I don't think it's ironic or a coincidence that for the very first story I ever tried - a high school sports drama, written my senior year of high school in a Spiral Mead notebook - I used all my friends at the time as characters.
I was very clever in this, of course. I used all their real first names, but gave them TOTALLY fake last names, except sometimes I'd use the real first letter of their real last names for their fake last names as a fun hint to them when they read it someday, after it was of course published and turned into a worldwide bestselling teen sports drama about a high school basketball player who helps his small country high school team win the state championship, while winning his ex-girlfriend back, and of course helping his best friend overcome the impending divorce of his parents. And also he helps a new, arrogant transfer - who has a gritty past, abused by an alcoholic father - understand the value of teamwork and friendship along the way.
Okay, stop laughing. At the time, I was ardently following the most basic rule given every new writer, whether it's a good rule or not: write what you know. As a typical high school senior who lived, breathed, and ate basketball, I wrote what I knew.
My freshman and sophomore years in college, I channeled my budding love of Sci Fi and embarked on a very cliqued, overdone and ham-handed science fiction/space opera epic. This was my second novel, Part One of an epic new trilogy destined to be dubbed the "next Star Wars and Star Trek, all rolled into one!" (which should give you some hints as to its quality). It weighed in at a hefty 186,000 words, and took me three years to write.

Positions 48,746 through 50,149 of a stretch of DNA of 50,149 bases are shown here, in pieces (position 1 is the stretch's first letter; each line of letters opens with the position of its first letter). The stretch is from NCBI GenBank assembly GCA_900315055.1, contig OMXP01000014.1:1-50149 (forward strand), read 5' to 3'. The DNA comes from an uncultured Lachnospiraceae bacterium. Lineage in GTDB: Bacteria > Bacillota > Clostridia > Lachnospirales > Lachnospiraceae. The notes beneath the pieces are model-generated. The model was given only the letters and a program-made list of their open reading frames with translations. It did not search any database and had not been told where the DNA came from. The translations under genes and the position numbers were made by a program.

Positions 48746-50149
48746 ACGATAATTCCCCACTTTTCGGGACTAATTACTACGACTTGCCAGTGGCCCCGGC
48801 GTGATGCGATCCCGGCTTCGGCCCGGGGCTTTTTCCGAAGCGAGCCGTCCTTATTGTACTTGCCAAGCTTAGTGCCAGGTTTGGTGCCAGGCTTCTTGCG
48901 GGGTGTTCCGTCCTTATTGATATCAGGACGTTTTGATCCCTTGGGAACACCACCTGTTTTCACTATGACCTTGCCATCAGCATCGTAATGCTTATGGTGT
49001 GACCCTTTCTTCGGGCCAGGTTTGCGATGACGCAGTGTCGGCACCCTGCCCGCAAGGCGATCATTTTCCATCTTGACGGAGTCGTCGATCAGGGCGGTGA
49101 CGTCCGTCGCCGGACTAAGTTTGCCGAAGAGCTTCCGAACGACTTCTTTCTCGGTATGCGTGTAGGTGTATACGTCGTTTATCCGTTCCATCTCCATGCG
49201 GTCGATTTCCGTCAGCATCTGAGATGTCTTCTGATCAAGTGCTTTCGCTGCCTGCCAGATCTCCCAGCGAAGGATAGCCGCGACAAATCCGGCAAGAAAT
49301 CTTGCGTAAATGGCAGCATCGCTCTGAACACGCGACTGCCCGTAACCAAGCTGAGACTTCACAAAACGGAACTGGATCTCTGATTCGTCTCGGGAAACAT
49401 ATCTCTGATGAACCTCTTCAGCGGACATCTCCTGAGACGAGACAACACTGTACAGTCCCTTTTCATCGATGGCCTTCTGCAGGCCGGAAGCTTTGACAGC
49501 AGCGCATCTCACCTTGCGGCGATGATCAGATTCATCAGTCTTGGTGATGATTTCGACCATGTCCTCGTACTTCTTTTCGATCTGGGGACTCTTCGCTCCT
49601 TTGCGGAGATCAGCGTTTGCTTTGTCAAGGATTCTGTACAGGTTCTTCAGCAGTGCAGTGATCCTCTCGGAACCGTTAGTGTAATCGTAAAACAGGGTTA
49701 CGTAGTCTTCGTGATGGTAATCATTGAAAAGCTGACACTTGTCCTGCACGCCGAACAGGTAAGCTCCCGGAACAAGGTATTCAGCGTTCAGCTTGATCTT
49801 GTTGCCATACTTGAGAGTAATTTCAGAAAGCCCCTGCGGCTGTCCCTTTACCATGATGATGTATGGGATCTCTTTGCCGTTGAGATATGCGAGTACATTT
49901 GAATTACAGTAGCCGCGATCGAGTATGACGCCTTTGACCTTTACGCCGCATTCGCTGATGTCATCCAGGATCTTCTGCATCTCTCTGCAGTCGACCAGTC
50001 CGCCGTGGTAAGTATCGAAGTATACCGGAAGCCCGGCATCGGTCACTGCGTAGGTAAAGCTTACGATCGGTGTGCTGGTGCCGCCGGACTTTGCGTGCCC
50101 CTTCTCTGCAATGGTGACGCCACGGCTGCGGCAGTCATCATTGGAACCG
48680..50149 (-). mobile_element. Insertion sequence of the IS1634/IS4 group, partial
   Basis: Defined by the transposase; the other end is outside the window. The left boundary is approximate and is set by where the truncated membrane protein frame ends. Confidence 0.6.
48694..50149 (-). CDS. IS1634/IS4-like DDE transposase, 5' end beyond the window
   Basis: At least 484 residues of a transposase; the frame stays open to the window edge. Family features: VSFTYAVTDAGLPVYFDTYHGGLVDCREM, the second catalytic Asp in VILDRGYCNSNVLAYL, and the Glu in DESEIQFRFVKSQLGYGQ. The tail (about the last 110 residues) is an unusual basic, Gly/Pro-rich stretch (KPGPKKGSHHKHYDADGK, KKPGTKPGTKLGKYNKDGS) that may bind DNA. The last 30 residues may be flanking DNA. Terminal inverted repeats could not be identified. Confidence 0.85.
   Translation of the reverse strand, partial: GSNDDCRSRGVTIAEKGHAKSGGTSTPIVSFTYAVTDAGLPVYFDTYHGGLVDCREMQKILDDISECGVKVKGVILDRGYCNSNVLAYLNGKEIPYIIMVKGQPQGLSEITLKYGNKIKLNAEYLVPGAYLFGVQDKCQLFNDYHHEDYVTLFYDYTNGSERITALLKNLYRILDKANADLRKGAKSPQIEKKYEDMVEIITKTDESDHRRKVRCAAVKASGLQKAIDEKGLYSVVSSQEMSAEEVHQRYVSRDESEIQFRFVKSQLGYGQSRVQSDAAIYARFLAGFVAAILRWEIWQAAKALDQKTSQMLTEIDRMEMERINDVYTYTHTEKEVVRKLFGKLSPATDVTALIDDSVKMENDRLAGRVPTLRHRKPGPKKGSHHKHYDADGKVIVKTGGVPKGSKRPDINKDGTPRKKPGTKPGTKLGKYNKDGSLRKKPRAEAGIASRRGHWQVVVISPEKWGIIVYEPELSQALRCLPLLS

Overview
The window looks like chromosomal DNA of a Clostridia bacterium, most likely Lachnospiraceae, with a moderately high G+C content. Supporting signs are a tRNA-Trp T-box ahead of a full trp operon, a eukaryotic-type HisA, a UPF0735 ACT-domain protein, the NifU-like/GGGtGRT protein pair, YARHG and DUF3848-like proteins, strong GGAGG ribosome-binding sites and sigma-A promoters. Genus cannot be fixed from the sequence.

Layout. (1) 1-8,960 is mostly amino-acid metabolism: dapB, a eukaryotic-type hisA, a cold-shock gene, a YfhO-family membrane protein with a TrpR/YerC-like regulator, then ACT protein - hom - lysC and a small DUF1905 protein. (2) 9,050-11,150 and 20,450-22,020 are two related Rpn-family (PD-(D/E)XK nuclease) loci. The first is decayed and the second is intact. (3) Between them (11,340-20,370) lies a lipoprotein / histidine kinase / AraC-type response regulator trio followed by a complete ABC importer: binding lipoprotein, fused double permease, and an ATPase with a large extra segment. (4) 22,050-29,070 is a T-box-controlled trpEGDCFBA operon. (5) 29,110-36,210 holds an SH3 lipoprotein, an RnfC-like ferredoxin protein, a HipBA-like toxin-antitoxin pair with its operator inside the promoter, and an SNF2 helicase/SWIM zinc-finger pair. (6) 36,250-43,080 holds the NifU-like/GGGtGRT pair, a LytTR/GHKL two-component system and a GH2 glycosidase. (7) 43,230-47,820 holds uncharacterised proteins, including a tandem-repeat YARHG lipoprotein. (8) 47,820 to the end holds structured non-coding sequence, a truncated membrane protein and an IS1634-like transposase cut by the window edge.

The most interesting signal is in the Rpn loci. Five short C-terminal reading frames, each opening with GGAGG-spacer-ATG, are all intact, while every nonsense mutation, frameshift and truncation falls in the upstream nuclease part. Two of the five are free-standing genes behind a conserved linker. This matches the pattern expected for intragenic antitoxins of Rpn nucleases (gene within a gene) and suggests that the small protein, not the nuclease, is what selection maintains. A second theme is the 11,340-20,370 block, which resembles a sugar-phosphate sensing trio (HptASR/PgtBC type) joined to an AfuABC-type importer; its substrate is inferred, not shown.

Again, I wrote my friends in as all the main characters, only this time I was even cleverer. Instead of using their real first names, I just the used the first letter of their real first names, or in some cases didn't use their names at all, just used their physical traits: height, weight, hair color; and their personality traits.
After this manuscript received nothing but rejection letters when I sent it out my junior and senior years of college (a lot more major sci fi publishers accepted unsolicited manuscripts back then), I eventually abandoned science fiction when I discovered Stephen King's The Gunslinger.
Around that time, my friends and I (a somewhat new group of friends, but the same that exists today) had this experience, so I embarked upon my third unpublished novel, this time influenced by something my friends and I did (although this can only be called half a novel, because I spent the next six years rewriting the first half).
Eventually, I wrote this illustrated short story (original published in Morpheus Tales, Issue #1) and a piece of flash fiction entitled "Old Bassler House" for the anthology Northern Haunts.
And I then I stopped writing about my friends and our experiences. I came to the decision that I was too close to the matter, realizing a REALLY good rule, as phrased by award winning author Gary Braunbeck: "Fiction doesn't give a damn how it really happened."
I wasn't so much trying to transcribe actual events into fiction, but was definitely trying to construct fictive doppelgangers of all my best friends, exact duplicates that didn't really serve the stories well, or correspond to reality very well, either. They were idealized constructs that were cliqued and also not very interesting to read about.